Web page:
Campus Oxford has a lot to offer to students looking for the summer experience of a lifetime. There is our original Oxford Summer Program, our specialist Social Entrepreneurship and Ecological Leadership Programs and one more, the Cambridge Summer Program, that offers the chance to experience the ‘other’ side of one of the most storied university rivalries in the world.
Because they are mentioned together so often, many people mistakenly believe that Oxford and Cambridge are basically the same thing, just set in two different towns. That however is far from the case, as each has very different educational, social and cultural experiences to offer.
There are some similarities of course. For example, just as Oxford University and the city surrounding it boasts some of the finest and most fascinating museums, libraries and art galleries in the world. And having recently taken a look at some of the finest that Oxford has to offer, we thought it it was high time to take a look at Cambridge too, beginning with its most fascinating libraries:
The Pepys Library – Magdalene College, Cambridge University
Campus Oxford students are based at Magdalene College and so the Pepys Library is one Cambridge library they are almost certain to pay a visit. Samuel Pepys was a student at Magdalene and it was there that he actually began keeping his legendary diaries.
Housed on the second floor of the Pepys Building, which in itself is an architectural wonder, it not only houses the original six volumes of Pepys diaries but also his records from his time as the Secretary to the Admiralty, which include details of Henry VIII’s iconic lost flagship, the Mary Rose. There are also over 1,800 printed ballads, Sir Francis Drake’s personal almanac the earliest copy of John Heywood’s The Play of the Weather, published in 1533 shortly after being performed for Henry VIII.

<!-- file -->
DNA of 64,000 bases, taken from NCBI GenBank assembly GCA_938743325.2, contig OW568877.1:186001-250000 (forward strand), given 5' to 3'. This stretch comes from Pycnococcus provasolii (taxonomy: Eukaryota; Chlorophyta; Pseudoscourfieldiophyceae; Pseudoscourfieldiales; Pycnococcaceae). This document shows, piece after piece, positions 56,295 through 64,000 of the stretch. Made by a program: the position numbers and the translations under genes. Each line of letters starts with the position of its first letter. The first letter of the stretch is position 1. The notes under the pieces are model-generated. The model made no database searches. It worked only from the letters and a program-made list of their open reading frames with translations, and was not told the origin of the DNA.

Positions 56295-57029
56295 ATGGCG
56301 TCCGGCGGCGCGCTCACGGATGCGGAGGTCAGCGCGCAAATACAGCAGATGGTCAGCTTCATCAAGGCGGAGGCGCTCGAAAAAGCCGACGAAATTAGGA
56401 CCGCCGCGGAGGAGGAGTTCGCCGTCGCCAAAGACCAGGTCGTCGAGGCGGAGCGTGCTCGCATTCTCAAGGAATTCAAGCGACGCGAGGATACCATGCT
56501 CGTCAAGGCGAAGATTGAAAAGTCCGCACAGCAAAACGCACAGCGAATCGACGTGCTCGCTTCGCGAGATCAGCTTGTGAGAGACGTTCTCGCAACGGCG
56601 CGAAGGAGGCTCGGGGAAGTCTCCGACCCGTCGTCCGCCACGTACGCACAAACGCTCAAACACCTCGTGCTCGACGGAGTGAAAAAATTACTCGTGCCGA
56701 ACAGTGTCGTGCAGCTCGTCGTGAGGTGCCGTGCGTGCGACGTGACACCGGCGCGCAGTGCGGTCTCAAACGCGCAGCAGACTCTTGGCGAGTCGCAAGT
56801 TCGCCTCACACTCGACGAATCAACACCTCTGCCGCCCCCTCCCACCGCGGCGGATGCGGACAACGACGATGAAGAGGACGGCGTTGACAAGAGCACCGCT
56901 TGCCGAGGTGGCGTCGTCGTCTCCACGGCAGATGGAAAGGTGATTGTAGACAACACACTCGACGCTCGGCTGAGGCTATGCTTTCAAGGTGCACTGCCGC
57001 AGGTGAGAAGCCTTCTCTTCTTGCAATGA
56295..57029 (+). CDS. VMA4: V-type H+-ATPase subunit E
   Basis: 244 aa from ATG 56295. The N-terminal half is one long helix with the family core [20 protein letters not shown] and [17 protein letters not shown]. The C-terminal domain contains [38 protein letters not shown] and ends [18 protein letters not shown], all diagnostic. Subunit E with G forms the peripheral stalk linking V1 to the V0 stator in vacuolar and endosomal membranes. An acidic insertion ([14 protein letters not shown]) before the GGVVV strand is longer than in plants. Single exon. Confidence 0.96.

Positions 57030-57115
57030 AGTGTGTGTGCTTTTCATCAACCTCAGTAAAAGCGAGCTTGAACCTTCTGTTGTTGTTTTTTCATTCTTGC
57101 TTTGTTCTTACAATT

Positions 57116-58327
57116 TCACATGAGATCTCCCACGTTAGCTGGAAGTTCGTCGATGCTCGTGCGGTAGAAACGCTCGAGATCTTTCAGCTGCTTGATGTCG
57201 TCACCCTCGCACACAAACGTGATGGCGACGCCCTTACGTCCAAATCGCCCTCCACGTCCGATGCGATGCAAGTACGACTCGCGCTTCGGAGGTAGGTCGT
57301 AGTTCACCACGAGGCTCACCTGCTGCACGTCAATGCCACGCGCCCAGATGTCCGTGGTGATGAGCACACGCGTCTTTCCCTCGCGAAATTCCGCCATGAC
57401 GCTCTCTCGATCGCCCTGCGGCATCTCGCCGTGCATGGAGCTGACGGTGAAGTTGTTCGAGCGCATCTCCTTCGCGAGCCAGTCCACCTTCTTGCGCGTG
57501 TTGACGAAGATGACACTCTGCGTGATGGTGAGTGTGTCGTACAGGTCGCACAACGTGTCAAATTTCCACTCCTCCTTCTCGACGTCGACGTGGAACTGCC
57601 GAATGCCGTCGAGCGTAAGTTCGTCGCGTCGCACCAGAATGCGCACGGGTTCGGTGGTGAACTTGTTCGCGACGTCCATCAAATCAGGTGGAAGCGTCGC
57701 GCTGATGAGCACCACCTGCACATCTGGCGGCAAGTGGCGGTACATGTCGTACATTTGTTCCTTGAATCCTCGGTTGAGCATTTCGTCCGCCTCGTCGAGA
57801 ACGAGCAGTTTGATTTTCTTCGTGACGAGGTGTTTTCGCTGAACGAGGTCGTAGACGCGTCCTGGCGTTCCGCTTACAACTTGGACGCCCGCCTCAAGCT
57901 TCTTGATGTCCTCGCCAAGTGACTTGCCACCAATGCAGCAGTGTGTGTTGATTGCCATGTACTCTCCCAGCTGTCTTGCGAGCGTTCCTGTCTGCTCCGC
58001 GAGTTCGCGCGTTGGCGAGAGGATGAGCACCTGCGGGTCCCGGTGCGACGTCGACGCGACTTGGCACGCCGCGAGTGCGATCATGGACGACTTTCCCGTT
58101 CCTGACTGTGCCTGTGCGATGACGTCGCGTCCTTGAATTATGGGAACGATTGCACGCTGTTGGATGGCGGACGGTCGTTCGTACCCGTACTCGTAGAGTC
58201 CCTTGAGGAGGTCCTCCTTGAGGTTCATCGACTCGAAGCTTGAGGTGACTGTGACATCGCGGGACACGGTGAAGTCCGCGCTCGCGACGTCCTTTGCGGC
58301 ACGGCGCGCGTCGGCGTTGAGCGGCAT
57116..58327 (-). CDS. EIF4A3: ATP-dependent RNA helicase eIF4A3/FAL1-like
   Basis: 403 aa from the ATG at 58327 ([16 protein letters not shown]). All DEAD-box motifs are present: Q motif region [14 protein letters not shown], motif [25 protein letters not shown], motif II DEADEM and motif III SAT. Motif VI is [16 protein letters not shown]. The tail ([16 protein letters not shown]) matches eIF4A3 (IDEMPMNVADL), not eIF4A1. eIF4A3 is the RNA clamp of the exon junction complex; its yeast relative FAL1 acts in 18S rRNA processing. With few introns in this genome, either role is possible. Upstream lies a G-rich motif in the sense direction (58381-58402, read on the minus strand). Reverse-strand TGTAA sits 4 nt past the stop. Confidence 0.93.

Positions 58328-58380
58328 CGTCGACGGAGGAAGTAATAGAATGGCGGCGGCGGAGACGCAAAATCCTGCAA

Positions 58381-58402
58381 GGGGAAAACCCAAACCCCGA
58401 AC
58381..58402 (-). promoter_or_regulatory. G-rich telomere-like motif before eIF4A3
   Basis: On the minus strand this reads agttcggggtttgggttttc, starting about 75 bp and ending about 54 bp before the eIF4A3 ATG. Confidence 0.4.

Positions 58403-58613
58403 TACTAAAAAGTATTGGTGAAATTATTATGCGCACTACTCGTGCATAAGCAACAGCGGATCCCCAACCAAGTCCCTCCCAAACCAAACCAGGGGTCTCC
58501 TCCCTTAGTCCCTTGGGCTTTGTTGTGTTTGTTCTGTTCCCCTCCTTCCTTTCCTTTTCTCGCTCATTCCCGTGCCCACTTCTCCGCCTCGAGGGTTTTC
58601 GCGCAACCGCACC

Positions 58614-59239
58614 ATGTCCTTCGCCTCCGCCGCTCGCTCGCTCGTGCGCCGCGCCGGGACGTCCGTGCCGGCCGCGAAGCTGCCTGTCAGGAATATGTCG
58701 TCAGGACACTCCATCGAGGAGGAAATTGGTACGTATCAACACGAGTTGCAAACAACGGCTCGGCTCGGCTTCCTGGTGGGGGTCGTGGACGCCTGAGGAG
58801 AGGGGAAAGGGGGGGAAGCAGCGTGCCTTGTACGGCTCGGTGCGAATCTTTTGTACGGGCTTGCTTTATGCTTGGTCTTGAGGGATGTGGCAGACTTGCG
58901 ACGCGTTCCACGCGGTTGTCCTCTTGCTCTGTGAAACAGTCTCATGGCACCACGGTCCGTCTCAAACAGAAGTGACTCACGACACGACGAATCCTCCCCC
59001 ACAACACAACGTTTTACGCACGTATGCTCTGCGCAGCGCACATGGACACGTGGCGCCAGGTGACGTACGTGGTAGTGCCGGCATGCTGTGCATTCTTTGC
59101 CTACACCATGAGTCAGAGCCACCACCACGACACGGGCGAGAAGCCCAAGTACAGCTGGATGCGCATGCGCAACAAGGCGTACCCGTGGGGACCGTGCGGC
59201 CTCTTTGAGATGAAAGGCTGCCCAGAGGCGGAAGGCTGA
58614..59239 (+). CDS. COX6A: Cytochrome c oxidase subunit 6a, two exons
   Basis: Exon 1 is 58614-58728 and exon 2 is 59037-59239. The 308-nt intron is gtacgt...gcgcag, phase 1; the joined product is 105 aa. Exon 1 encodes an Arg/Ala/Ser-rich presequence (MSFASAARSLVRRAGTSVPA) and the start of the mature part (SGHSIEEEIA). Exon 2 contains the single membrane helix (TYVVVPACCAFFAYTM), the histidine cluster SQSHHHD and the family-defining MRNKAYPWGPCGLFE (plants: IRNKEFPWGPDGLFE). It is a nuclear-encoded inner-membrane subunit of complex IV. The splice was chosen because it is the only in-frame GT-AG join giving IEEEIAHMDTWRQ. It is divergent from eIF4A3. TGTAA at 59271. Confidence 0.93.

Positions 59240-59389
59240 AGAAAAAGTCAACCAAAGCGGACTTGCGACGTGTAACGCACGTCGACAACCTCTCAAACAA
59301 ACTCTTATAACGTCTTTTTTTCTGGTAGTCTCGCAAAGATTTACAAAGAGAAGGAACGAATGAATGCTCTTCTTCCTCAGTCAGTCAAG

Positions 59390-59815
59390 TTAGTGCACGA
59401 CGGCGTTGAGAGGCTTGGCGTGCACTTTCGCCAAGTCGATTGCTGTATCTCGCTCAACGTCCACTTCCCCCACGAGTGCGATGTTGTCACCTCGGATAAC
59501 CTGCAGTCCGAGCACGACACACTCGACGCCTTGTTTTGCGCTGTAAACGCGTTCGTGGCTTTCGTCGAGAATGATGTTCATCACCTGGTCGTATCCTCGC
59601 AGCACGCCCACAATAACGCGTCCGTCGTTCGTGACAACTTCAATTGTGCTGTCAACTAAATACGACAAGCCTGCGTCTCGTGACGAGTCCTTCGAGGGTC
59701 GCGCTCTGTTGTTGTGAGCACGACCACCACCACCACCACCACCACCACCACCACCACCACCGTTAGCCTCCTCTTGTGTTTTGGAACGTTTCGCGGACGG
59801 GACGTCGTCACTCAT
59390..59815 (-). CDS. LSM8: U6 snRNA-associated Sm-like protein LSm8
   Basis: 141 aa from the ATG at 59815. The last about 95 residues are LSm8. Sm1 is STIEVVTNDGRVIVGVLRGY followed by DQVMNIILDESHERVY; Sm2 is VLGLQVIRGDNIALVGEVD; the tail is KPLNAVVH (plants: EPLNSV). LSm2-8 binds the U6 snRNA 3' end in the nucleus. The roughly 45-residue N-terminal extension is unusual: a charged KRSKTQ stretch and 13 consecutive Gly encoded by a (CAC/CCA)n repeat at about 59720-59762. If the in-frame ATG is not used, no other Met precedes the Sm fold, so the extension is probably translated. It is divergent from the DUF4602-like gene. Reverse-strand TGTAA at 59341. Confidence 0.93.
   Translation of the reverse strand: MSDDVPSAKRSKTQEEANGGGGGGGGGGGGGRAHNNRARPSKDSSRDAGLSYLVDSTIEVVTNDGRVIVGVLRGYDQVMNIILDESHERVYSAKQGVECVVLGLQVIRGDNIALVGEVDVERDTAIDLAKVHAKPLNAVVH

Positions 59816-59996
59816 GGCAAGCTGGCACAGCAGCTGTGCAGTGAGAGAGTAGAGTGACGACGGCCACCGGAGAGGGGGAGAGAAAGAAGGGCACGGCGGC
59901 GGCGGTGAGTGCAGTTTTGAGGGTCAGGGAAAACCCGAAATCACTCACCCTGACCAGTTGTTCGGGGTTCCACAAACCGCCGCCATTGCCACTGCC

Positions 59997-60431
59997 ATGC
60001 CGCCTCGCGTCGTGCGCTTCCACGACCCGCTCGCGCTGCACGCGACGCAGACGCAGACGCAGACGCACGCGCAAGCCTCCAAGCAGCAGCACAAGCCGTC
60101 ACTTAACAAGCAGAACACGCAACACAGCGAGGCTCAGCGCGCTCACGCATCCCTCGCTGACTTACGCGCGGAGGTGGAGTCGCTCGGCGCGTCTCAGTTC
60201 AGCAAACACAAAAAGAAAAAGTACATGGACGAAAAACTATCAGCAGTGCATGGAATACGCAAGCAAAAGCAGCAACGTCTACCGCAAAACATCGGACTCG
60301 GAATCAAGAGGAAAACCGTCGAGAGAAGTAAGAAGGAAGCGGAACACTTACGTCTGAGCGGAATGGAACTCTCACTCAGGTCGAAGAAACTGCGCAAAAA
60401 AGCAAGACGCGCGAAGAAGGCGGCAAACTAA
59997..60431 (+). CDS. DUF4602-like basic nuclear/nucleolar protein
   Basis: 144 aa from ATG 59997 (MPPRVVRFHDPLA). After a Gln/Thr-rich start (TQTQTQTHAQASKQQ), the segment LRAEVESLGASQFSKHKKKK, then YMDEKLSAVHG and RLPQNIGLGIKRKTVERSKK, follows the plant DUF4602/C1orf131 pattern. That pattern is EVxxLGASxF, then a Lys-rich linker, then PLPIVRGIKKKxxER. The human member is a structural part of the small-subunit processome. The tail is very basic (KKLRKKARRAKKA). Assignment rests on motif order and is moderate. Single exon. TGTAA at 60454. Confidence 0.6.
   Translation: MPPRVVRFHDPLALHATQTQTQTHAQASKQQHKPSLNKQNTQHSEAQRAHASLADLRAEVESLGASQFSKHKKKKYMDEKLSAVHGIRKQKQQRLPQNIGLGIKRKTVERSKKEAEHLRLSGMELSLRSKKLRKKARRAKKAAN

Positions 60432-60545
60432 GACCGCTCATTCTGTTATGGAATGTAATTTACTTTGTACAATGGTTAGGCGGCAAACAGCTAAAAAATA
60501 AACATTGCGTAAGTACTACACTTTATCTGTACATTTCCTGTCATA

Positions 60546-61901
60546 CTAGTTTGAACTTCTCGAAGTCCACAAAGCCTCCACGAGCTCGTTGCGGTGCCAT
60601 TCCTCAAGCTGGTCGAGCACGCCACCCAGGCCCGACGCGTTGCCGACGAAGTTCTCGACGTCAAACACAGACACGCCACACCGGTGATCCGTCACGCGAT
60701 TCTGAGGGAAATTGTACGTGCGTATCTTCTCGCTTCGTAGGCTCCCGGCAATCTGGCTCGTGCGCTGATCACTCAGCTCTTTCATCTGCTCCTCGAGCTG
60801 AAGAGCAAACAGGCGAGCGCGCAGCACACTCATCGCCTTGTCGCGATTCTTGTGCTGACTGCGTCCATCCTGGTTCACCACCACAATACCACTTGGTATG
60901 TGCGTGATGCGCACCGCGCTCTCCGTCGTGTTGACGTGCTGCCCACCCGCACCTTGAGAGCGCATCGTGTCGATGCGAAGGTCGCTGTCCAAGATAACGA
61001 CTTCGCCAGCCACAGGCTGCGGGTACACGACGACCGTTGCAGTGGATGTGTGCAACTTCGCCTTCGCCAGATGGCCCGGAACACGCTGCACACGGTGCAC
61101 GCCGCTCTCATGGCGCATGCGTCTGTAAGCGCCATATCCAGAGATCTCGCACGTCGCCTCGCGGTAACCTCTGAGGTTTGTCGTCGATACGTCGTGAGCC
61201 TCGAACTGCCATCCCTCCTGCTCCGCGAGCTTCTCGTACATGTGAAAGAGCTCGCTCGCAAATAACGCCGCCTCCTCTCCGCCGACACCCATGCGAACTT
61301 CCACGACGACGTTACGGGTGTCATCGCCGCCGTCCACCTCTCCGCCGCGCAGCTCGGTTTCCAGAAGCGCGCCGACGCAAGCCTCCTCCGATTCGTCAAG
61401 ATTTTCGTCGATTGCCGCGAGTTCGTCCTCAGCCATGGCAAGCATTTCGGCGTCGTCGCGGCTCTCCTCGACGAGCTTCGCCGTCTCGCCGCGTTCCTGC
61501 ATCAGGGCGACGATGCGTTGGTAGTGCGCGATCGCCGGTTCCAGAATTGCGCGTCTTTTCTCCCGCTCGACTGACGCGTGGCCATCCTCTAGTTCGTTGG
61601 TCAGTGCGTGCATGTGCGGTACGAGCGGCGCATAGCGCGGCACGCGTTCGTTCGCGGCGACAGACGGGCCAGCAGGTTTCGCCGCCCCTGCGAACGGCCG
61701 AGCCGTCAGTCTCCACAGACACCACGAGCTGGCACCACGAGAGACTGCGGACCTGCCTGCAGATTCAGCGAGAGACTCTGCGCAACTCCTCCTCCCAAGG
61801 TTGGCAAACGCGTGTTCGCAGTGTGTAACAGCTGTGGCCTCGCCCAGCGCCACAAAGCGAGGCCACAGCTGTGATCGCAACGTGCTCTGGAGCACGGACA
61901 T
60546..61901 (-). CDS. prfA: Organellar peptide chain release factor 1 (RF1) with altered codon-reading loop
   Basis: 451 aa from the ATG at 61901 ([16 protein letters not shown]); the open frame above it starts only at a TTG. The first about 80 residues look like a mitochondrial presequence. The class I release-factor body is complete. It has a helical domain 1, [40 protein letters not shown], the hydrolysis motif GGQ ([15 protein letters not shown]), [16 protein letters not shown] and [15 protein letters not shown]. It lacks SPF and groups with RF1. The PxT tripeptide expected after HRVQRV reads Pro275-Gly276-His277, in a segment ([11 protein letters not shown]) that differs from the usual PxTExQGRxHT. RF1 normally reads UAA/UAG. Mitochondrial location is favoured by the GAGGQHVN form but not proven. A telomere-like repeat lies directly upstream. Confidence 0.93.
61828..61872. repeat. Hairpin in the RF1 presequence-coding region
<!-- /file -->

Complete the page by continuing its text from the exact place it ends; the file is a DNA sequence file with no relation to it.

The Wren Library – Trinity College, Cambridge University
This splendid library, as it name suggests, is housed in a building designed by the legendary architect Christopher Wren and boasts a wide and varied collection books and manuscripts that offer something for almost everyone.
These priceless works include Isaac Newton’s first edition copy of Philosophiae Naturalis Principia Mathematica with handwritten notes for the second edition and some of his original notebooks, an eighth-century copy of the Epistles of St Paul, Several works printed by William Caxton, including the first book printed in English and the first dated printed book produced in England and even A. A. Milne’s handwritten manuscripts of Winnie-the-Pooh and The House at Pooh Corner!
Parker Library – Corpus Christi College, Cambridge University
Much of what is known about the Anglo-Saxon and early Medieval history of the British Isles and beyond is thanks to the world renowned collection of books, manuscripts and documents held in trust by the Parker Library.
There you will find the earliest copy of the Anglo-Saxon Chronicle (c. 890), the Old English Bede, and King Alfred’s translation of Pastoral Care, which was a manual for priests, as well as the Latin St. Augustine Gospels, one of the oldest bound books in existence. There are also a number of Geoffrey Chaucer’s original manuscripts and notebooks and even a number of handwritten pieces attributed to the doomed Queen Anne Boleyn, as the library’s primary benefactor and donator was Archbishop Matthew Parker, who, before becoming Archbishop of Canterbury under Elizabeth I, was her mother’s personal chaplin.